The core idea of the Gospel — the idea that sets it apart as the foundational religious framework upon which a universally true spiritual worldview should be built — is the insight that God is not static and distant, but reproductive and intimately involved with human beings, who are God’s beloved children. “God is love,” says the Apostle John (1 John 4:8,16). From love comes creation and birth, and therefore God said, “Let Us make mankind in Our image, in Our likeness,” both “male and female” (Gen. 1:26,27).
God’s Son, the man Jesus Christ, explains to the Jews that his claim of divine sonship is grounded in the reality that all people are the children of God and participate in divinity: “Is it not written in your Law, ‘I have said you are gods’? If He called them ‘gods,’ to whom the word of God came … Why then do you accuse me of blasphemy because I said, ‘I am God’s Son’? (John 10:34-36). Jesus was quoting Psalm 82:6, where God says to humans, “You are gods; you are all sons of the Most High.”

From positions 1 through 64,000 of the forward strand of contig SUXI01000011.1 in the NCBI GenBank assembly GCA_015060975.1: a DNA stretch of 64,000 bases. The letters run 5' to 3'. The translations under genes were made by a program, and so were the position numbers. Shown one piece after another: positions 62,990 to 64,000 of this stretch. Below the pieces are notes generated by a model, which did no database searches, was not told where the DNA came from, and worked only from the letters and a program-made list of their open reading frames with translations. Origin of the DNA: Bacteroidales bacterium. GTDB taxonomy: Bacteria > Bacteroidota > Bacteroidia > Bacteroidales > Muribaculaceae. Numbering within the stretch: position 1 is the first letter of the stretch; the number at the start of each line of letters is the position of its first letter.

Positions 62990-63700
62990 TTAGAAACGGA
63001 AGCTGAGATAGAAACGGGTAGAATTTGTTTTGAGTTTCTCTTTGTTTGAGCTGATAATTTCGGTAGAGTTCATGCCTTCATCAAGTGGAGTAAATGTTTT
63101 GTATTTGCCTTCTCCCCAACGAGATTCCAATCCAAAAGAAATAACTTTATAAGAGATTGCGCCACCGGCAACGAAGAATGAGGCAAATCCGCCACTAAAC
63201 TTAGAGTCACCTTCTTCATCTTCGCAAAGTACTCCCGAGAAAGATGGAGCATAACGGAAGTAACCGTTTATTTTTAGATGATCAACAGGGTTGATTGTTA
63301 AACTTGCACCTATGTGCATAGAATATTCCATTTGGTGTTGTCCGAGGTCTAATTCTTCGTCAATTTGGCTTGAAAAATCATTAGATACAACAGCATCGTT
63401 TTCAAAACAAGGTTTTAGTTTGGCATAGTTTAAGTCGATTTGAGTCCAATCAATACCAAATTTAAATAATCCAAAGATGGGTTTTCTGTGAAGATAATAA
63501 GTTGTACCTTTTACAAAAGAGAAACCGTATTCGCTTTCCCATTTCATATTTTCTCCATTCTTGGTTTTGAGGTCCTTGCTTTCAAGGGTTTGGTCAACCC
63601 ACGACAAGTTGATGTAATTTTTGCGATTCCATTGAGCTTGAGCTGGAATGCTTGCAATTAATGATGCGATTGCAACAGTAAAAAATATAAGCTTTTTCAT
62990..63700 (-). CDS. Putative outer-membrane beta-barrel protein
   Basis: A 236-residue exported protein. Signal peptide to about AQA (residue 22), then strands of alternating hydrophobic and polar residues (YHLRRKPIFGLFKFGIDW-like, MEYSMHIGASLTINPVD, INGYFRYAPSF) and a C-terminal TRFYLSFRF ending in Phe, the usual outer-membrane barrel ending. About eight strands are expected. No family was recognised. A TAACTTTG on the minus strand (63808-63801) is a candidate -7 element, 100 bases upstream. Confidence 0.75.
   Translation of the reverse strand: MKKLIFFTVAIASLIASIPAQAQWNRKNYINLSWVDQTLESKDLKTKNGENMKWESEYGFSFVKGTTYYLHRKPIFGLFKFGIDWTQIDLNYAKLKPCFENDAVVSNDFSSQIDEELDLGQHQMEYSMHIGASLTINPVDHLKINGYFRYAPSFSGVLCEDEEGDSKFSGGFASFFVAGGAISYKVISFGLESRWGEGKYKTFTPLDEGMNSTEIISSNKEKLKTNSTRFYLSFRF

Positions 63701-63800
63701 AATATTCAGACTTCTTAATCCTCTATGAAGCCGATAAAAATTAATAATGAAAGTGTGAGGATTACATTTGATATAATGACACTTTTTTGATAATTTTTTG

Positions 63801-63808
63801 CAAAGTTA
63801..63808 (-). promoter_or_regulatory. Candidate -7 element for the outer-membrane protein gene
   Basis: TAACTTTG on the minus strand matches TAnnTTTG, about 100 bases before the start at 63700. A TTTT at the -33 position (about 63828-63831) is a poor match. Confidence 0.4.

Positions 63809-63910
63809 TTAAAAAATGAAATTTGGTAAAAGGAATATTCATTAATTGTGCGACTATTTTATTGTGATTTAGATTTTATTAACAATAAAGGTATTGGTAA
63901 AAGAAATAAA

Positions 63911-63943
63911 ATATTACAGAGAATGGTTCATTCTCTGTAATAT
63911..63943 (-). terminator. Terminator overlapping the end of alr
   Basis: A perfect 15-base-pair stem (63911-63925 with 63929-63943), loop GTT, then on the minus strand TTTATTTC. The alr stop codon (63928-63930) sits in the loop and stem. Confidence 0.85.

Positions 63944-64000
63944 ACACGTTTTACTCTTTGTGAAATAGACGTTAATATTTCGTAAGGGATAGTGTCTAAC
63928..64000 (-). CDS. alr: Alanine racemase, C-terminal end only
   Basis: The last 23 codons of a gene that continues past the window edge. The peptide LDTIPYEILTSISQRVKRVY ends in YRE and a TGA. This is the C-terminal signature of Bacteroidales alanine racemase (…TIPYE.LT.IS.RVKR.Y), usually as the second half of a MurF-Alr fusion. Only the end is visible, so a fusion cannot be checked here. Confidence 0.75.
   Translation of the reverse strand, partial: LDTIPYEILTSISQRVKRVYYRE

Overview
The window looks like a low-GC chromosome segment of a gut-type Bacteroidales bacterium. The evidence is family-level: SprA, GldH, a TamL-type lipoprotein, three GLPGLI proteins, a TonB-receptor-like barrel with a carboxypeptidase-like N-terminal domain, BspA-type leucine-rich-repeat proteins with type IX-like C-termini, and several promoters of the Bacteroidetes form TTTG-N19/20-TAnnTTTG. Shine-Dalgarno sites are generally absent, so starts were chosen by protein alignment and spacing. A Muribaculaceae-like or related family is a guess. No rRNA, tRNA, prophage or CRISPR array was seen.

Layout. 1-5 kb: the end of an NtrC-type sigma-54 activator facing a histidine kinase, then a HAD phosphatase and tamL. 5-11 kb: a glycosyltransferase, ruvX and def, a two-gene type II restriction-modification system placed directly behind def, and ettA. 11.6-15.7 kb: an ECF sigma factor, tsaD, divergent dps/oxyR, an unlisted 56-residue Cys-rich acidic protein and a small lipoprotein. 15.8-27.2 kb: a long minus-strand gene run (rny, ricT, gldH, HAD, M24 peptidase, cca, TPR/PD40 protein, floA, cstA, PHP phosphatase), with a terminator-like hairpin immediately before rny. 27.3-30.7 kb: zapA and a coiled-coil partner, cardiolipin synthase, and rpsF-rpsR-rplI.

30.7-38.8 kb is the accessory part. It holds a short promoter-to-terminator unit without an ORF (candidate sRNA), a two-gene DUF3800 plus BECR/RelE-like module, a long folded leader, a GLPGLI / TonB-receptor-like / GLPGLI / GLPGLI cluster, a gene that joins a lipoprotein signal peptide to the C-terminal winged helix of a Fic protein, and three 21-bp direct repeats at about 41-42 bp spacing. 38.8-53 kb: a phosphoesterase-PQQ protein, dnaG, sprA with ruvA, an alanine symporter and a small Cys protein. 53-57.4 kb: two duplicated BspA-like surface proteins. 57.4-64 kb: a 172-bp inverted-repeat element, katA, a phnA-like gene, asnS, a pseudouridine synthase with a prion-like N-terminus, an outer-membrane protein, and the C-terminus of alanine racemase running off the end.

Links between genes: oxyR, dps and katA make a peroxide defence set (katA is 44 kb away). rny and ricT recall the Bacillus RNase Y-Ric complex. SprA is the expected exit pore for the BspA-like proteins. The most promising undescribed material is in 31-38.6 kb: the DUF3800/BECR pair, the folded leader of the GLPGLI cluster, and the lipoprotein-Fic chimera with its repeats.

The Apostle Paul confirms this idea in a sermon to the Greeks: “As some of your own poets have said, ‘We are His offspring.’” (Acts 17:28). Paul further explains in one of his letters to the churches that human beings are supposed to “become mature, attaining to the whole measure of the fullness of Christ” (Eph. 4:13). In other words, Jesus provides a pattern that we should follow; he is our Elder Brother.